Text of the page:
Earlier this week, I was asked on Twitter why I had never blogged about the “neuro-myths” of Jo Boaler. I confessed I’d never heard of her. So I looked her up and learned that Boaler is a professor at Stanford, and an expert on the teaching of mathematics. Her work in that field has been both influential and controversial.
Boaler argues that any child can become proficient at maths, given time, if they believe in themselves and in their ability to improve. Children should not be told that they have fixed traits such as ‘clever’ or ‘bad at math’, but rather they should be given a ‘growth mindset’. This is a mindset in which they see ability as learnable, and they see mistakes as chances to learn.
I’m no maths teacher, but Boaler’s ideas seem reasonable to me. We do learn from our mistakes, or at least we can do. On the other hand, I found some of Boaler’s claims about the brain to be problematic.
For instance, on her website, youcubed.com, “Brain Science” features prominently here, but not always accurately, in my opinion.
In an article called ‘Mistakes Grow Your Brain‘, Boaler says that
Psychologist Jason Moser studied the neural mechanisms that operate in people’s brains when they make mistakes (Moser et al., 2011). Moser and his group found something fascinating. When we make a mistake, synapses fire. A synapse is an electrical signal that moves between parts of the brain when learning occurs… [this] is hugely important for math teachers and parents, as it tells us that making a mistake is a very good thing. Mistakes are not only opportunities for learning, as students consider the mistakes, but also times when our brains grow.
The study Boaler’s referring to here was published in 2011 in Psychological Science by Moser et al. of Michigan State University. Boaler refers to this paper in other places as well as this article. But as far as I can see, she is misunderstanding it.
Moser et al. used EEG to measure electrical activity in the brain of college students during performance of a simple button-pressing task (nothing to do with mathematics.) It’s known that after making an incorrect response, the brain responds with a negative voltage wave, the error-related negativity (ERN), followed by a positive wave, the error-related positivity (Pe). Together these are called the event-related potential (ERP). Moser et al. found that students with a ‘growth mindset’ showed a larger Pe compared to those with a ‘fixed mindset’.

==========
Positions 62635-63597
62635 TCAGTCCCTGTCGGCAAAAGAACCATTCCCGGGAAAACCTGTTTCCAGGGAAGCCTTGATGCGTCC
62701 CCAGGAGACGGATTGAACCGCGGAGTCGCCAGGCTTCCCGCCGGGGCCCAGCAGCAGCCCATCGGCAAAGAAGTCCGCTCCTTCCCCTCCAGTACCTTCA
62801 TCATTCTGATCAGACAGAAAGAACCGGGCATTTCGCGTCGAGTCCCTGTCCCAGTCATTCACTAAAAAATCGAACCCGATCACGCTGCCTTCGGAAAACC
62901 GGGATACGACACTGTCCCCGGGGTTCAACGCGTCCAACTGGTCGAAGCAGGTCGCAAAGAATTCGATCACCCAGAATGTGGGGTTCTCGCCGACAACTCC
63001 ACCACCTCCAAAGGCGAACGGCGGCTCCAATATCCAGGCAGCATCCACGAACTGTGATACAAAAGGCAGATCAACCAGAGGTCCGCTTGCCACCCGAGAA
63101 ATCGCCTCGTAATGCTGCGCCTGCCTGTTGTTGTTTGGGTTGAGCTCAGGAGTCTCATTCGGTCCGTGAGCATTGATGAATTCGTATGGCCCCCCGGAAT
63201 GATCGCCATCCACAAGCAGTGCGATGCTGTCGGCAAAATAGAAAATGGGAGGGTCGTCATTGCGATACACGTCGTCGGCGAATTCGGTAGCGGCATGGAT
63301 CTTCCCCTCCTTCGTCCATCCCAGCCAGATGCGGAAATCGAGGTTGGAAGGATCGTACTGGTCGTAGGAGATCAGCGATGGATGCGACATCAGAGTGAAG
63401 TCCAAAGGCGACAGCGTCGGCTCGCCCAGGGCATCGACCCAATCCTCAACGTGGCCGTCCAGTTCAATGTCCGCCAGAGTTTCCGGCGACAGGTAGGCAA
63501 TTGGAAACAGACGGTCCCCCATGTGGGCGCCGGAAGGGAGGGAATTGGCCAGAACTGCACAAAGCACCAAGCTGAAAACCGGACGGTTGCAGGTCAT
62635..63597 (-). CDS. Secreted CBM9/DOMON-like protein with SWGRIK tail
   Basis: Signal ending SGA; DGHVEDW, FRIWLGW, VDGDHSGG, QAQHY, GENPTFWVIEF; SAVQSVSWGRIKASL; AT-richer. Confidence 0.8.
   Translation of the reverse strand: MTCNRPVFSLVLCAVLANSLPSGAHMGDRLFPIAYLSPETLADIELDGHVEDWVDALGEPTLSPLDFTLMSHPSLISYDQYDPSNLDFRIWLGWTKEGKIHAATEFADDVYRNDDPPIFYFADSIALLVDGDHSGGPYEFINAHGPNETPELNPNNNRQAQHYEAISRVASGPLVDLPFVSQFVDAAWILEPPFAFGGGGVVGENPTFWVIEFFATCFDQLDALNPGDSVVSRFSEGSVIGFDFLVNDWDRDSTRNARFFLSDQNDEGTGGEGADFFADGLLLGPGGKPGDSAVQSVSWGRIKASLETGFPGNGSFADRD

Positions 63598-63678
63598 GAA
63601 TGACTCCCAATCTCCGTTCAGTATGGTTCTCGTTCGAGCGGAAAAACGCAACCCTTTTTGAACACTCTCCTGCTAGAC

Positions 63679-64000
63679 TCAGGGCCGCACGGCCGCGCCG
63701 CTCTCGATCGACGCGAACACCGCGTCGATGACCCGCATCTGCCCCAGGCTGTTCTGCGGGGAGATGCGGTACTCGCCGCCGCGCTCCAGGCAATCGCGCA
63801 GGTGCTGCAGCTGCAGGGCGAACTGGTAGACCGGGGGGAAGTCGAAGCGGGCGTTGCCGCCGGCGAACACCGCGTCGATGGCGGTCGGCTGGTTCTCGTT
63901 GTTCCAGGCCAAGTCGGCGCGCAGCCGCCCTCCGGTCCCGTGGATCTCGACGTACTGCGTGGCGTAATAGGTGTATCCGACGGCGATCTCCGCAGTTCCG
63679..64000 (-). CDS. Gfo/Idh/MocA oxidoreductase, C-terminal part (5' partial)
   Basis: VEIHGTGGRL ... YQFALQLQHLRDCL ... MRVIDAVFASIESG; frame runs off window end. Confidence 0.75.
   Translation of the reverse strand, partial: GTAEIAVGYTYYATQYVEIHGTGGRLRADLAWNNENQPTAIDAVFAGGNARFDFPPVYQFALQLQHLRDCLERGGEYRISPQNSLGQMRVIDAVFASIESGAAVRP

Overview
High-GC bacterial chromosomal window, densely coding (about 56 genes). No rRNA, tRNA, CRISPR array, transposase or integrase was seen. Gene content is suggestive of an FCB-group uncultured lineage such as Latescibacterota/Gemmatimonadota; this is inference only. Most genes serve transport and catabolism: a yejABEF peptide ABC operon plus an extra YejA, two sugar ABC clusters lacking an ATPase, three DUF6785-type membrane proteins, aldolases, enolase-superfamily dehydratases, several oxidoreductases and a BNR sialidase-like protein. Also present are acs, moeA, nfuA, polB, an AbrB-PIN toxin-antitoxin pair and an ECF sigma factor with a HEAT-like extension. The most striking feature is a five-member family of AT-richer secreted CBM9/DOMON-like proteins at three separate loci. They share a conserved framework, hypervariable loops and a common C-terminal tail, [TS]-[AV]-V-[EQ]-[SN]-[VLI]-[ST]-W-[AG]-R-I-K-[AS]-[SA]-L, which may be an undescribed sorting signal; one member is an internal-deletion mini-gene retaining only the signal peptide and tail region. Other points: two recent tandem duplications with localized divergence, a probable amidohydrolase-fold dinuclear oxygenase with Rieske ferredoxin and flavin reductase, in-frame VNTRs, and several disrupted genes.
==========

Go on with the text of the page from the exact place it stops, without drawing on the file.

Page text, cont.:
Note that on these graphs, negative is up and positive is down:
Boaler’s right that ERPs are a product of coordinated synaptic activity. However, there’s no reason to assume that they reflect ‘brain growth’. Synapses are how neurons communicate with each other. They convey messages at very high speeds. An ERP could be said to reflect information processing. Learning however is a different, slower, process in which new synapses are formed, and existing ones are remodelled and strenghened. EEG can’t measure this process.
Meanwhile, on another youcubed page, Boaler says that Moser et al.’s data mean that
If you believe in yourself, and do not think that your ability is fixed, your brain is more likely to spark and grow when mistakes are made.
Moser et al. did find a larger Pe in those with a ‘growth mindset’, but this doesn’t establish that the mindset was the cause of the larger Pe. It might be, on the contrary, that people who tend to consciously note their own mistakes are more likely to adopt a growth mindset.
Doctors expected her to be disabled for many years, as the left side of the brain controls physical movements. But as weeks and months passed, she stunned doctors by recovering function and movement that could mean only one thing – the right side of her brain was developing the connections it needed to perform the functions of the left side of the brain. Doctors attributed this to the incredible plasticity of the brain and could only conclude that the brain had, in effect, “regrown.”
The moral of Mott’s story being:
Such results should prompt educators to abandon the traditional fixed ideas of the brain and learning that currently fill schools—ideas that children are smart or dumb, quick or slow
It’s true that neuroplasticity is a remarkable phenomenon, especially in children. However, there are limits to neuroplasticity: there are plenty of cases in which children receive a brain injury early in life, or even in the womb, and never make a full recovery. These cases show that the brain is not entirely plastic.
I’m not criticizing Boaler’s educational ideas, and I certainly don’t take a side in the US ‘math wars‘ which apparently forms the context for the debate over Boaler and her work. But in my view her use of neuroscience is misguided. Neuroscience is nowhere near advanced enough to tell us that a certain teaching approach is better than another.
Children doing well in maths is a behaviour, and if we want to find the best way to modify a behaviour, neuroscience is no substitute for studying that behaviour. In this case, we could try randomized controlled trials of different approaches to teaching. This will tell us more than any amount of EEG data.